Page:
Cercis canadensis

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Cercis canadensis
Eastern redbud near Cincinnati, OH.
Conservation status
Scientific classification
Kingdom:Plantae
(unranked):Angiosperms
(unranked):Eudicots
(unranked):Rosids
Order:Fabales
Family:Fabaceae
Genus:Cercis
Species:C. canadensis
Binomial name
Cercis canadensis
L.
Natural range of the Eastern Redbud
 
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Cercis canadensis
Eastern redbud near Cincinnati, OH.
Conservation status
Scientific classification
Kingdom:Plantae
(unranked):Angiosperms
(unranked):Eudicots
(unranked):Rosids
Order:Fabales
Family:Fabaceae
Genus:Cercis
Species:C. canadensis
Binomial name
Cercis canadensis
L.
Natural range of the Eastern Redbud

Cercis canadensis (eastern redbud) is a large deciduous shrub or small tree, native to eastern North America from Southern Ontario, Canada south to northern Florida but can thrive as far west as California.

Eastern Redbud Blossoms
Detail of buds

Description[edit]

It typically grows to 6–9 m (20–30 ft) tall with a 8–10 m (26–33 ft) spread. It generally has a short, often twisted trunk and spreading branches. A 10-year-old tree will generally be around 5 m (16 ft) tall. The bark is dark in color, smooth, later scaly with ridges somewhat apparent, sometimes with maroon patches. The twigs are slender and zigzag, nearly black in color, spotted with lighter lenticels. The winter buds are tiny, rounded and dark red to chestnut in color. The leaves are alternate, simple, heart shaped with an entire margin, 7–12 cm (3-5 inches) long and wide, thin and papery, and may be slightly hairy below.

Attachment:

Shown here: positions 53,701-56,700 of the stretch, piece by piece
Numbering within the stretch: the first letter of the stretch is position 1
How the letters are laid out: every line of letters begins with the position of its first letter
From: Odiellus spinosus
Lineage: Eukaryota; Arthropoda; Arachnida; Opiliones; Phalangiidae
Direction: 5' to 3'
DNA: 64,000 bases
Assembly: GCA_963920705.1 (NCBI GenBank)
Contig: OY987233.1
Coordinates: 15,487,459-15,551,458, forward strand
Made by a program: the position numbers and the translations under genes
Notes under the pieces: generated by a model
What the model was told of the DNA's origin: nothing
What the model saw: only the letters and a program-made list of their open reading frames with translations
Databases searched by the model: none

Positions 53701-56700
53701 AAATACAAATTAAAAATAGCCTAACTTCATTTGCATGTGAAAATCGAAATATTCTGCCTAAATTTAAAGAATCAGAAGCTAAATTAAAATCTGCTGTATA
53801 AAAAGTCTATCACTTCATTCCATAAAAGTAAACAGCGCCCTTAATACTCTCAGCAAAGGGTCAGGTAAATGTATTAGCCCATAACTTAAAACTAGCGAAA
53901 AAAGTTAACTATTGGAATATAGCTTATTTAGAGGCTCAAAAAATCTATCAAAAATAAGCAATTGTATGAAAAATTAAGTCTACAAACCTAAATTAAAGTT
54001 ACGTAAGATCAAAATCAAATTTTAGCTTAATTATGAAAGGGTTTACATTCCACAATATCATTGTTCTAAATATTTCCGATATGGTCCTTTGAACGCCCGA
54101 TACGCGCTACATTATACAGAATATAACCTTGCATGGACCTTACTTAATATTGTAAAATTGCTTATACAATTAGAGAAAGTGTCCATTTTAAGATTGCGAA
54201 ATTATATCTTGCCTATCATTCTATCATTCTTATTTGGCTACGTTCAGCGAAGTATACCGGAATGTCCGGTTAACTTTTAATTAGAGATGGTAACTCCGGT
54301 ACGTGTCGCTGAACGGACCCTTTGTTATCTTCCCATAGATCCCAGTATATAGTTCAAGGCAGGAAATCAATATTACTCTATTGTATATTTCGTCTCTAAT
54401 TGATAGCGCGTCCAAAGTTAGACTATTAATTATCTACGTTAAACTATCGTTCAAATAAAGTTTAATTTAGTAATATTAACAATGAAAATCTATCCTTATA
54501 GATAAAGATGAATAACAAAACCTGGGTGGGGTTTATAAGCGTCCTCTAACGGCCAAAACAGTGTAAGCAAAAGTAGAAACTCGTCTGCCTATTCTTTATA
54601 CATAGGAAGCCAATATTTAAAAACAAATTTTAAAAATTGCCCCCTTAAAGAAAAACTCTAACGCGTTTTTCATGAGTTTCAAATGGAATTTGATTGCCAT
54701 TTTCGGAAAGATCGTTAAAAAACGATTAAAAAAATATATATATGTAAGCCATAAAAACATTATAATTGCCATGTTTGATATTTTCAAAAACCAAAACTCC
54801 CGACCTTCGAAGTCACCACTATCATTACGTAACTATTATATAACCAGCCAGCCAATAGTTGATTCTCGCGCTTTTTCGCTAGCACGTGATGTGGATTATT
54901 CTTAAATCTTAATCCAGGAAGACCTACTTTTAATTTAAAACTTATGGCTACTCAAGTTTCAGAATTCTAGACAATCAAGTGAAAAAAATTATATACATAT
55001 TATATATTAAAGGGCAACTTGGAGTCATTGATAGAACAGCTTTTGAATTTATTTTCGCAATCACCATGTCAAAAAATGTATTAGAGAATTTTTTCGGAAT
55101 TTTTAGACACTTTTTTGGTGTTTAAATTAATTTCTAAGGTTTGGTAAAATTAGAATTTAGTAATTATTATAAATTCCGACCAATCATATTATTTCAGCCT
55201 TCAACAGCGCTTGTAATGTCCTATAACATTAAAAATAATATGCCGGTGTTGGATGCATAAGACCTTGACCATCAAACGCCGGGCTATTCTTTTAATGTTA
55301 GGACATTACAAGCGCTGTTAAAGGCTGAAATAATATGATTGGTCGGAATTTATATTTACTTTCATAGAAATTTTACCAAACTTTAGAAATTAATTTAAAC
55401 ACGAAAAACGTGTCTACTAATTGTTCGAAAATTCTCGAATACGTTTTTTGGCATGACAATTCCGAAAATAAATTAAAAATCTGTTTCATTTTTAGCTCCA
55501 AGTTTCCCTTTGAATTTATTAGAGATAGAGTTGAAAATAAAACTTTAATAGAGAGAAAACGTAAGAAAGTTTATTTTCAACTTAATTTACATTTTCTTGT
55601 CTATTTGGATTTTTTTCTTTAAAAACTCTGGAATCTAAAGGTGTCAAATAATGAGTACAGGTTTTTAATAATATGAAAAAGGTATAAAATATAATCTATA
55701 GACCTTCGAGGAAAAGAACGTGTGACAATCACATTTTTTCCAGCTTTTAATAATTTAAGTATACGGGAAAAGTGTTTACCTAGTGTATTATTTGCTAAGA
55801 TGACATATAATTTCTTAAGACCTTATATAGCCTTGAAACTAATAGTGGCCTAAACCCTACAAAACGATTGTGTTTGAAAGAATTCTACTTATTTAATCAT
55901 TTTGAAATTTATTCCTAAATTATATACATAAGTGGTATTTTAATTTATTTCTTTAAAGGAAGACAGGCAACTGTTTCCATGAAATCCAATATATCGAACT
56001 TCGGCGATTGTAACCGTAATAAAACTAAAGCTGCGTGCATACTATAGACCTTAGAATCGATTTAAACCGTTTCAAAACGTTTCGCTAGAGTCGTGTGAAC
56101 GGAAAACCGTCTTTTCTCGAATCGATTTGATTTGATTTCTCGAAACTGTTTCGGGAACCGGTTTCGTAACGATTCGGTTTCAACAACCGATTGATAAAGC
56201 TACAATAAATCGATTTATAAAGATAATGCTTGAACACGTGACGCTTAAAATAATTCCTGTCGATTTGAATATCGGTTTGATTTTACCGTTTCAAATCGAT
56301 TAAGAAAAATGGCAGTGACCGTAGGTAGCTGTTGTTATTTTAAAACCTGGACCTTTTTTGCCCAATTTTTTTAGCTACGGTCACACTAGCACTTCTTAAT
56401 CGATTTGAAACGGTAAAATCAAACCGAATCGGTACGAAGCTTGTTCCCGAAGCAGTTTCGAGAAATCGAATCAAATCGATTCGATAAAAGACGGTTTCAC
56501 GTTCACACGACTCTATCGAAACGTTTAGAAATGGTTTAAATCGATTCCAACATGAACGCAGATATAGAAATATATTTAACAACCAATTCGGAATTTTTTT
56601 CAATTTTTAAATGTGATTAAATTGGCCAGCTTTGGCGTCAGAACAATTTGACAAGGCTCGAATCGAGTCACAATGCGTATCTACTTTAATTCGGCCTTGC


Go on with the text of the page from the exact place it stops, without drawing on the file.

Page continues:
The flowers are showy, light to dark magenta pink in color, 1.5 cm (½ inch) long, appearing in clusters from Spring to early Summer, on bare stems before the leaves, sometimes on the trunk itself. The flowers are pollinated by long-tongued bees such as blueberry bees and carpenter bees. Short-tongued bees apparently cannot reach the nectaries. The fruit are flattened, dry, brown, pea-like pods, 5–10 cm (2-4 inches) long that contain flat, elliptical, brown seeds 6 mm (¼ inch) long, maturing in August to October.

In some parts of southern Appalachia, green twigs from the eastern redbud are used as seasoning for wild game such as venison and opossum. Because of this, in these mountain areas the eastern redbud is sometimes known as the spicewood tree.

In the wild, eastern redbud is a frequent native understory tree in mixed forests and hedgerows. It is also much planted as a landscape ornamental plant. The leaves are eaten by the caterpillars of some Lepidoptera, for example the Io moth (Automeris io).

Cercis canadensis 'Forest Pansy' leaves.
Cercis Canadensis Leaf
Carpenter bee (Xylocopa virginica) on redbud flowers.
Cardinalis cardinalis male feeding female, in a white-flowered Cercis canadensis

This tree is difficult to grow as far west as western Kansas and Colorado, as there is not sufficient water. Its far northern range of growth is southern New England. It grows well in New York State, New Jersey and southward.

Cultivation[edit]

C. canadensis is grown in parks and gardens, with several cultivars being available. The cultivar 'Forest Pansy', with purple leaves, has gained the Royal Horticultural Society's Award of Garden Merit.[3]

Edibility[edit]

Native Americans consumed redbud flowers raw or boiled, and ate roasted seeds. Analysis of nutritional components in edible parts of eastern redbud reported that:

See also[edit]

References[edit]

  1. ^ Hilton-Taylor (2000). Cercis canadensis. 2006. IUCN Red List of Threatened Species. IUCN 2006. www.iucnredlist.org. Retrieved on 5 May 2006.
  2. ^ Keeler, Harriet L. (1900). Our Native Trees and How to Identify Them. New York: Charles Scriber's Sons. pp. 104–108. 
  3. ^ "RHS Plant Selector Cercis canadensis 'Forest Pansy'". Apps.rhs.org.uk. Retrieved 2013-06-13. 
  4. ^ Laura J. Hunter, et al. 2006. Analysis of nutritional components in edible parts of eastern redbud (Cercis canadensis L.). 62nd Southwest Regional American Chemical Society Meeting, Houston, Texas.

External links[edit]